Keith Harvey’s daughter, Kate Raath, lent me a letter which I would like to quote in full as it gives the basis for Keith and Mort’s lasting relationship which endured all their lives.

                                                                                                                                                                P.O. Box 99


                                                                                                                                                              3rd May 2000

My Dearest Bronwen,

Your visit on Sunday meant a lot to me and I was most grateful for it. Ever since I lost my very special friend Mort, who was almost a brother to me, I transferred some of my affection to you who were so much like him.

I first met Mort at an artillery training course in Potchefstroom in 1941 and we struck up a relationship that was to be of value to both of us over the years. I was two years older, but we shared so many interests that soon gave us a special and mutual understanding that was to be with us for the next 40 years.

From Potch, Mort was transferred to the 6th Light Artillery Regiment and I to the 1st Ack Ack regiment, but we met up again in Cairo and then with the 6th S.A. Division in Italy. Our regiments were often close to each other as we moved up the Italian Peninsula to Florence, but we were held up by the Germans in the Apennine Mountains after some very fierce battles beyond Castiglione and increasingly heavy snowfalls were forced to spend the winter of 1944 in the most unpleasant circumstances, other than getting short periods of leave in Florence and once in Rome.

My Ack Ack gun was in the mountains near Gritzana railway station and Mort’s battery of field guns in the valley below us, so we could usually see (or hear) when either was getting “stonked” by the Germans! We managed to survive and when the beautiful mountain spring melted the snow our Division drove the Germans off the formidable Monte Stanko and we breached the Po Valley and then on to Milano. We had our victory parade at Monza on the 14th of May 1945.

After more peacetime spells of leave we returned to a desert camp in Egypt where we were exposed to peacetime seminars to plan our futures, one of which was for a degree course at Wits University on soil conservation. Both Mort and I decided to give it a go! On receiving our degrees in 1949 we both decided to join the Rhodesian Department of Conservation and Extension rather than remain in South Africa where the Afrikaner nationalists had won the post war election.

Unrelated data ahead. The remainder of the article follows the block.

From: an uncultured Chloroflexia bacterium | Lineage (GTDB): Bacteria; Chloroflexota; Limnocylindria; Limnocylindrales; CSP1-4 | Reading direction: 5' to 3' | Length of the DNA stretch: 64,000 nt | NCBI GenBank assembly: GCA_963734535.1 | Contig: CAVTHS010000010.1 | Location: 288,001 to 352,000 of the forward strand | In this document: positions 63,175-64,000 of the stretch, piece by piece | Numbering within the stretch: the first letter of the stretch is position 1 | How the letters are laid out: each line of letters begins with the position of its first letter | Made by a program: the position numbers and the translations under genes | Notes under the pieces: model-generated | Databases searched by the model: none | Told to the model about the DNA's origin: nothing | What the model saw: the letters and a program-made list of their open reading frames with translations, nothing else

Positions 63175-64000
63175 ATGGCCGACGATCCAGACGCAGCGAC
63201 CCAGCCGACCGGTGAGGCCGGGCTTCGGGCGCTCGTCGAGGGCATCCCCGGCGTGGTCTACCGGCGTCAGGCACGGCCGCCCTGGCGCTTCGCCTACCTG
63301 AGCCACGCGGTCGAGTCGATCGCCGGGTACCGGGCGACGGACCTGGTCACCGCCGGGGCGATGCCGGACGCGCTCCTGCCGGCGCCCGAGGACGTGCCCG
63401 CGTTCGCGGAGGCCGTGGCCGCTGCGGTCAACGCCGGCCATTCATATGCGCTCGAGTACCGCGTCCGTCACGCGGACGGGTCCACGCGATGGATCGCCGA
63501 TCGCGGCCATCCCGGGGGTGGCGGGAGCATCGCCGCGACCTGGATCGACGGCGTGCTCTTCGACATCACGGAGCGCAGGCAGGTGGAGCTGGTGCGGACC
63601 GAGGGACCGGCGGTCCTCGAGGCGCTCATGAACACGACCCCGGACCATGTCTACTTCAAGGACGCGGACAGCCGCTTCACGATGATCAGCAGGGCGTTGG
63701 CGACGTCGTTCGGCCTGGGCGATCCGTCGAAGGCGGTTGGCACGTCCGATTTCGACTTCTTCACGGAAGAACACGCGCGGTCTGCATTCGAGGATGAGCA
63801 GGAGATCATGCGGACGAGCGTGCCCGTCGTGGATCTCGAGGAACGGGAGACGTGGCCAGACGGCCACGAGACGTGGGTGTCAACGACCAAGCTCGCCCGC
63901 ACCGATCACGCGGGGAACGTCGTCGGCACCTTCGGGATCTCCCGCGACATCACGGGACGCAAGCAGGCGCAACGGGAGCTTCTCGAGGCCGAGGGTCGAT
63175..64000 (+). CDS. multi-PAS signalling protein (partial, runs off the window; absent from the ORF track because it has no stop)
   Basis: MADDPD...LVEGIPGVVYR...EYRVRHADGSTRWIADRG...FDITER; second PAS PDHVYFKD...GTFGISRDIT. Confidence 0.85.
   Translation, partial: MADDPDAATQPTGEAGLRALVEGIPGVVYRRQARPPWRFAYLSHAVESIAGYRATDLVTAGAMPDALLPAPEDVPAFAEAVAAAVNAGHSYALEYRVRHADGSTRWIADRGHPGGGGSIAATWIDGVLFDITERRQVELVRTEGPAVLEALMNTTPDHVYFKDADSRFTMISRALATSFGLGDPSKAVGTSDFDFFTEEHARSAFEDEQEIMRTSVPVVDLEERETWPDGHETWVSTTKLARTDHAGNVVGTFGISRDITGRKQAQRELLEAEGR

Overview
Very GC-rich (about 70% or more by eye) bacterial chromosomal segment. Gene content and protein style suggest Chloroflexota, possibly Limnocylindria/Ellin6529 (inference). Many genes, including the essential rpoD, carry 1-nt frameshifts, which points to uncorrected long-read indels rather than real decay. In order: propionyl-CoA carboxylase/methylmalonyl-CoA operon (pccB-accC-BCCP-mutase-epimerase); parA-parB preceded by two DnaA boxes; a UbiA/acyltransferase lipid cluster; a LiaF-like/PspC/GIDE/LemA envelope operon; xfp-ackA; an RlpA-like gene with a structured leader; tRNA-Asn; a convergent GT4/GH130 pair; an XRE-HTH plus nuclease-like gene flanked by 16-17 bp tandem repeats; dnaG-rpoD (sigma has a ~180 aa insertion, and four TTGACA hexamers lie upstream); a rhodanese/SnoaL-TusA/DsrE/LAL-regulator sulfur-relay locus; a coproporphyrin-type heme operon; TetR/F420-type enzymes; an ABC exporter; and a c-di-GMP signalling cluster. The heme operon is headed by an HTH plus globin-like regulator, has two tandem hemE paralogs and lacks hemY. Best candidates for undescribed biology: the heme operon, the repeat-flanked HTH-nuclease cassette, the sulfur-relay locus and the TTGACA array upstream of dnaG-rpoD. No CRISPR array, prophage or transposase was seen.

We were both successful extension officers but wanted to go farming on our own and raise our families in rural Rhodesia. We continued to be actively prominent in the conservation farming field and maintained a strong relationship with each other until Mort’s very sad death; a terrible shock to his wonderful wife and children and many friends.

At his funeral I spoke of his strong character and convictions, his honesty, forthright opinions, loyalty and patriotism, his meticulous attention to detail and above all his special brand of humour.

Bronwen, I still think very lovingly of Mort and dear Rita.

I hope this letter does not make you too sad, but I have been wanting to tell you for some years of something of my relationship and feeling of your father who was to me more of a brother than just a friend.

My kindest love to you and yours and may our wonderful country survive the evil things that it is encountering these days

Keith Harvey.



L.J. Mullin. Historic Trees of Zimbabwe. CBC Publishing, Bath England. ISBN No. 0-9515209-6-2. 2003 Photos and quotes with kind permission of the Poultney family

Thanks to Kate Raath for family letters and photos

When to visit: 
All year around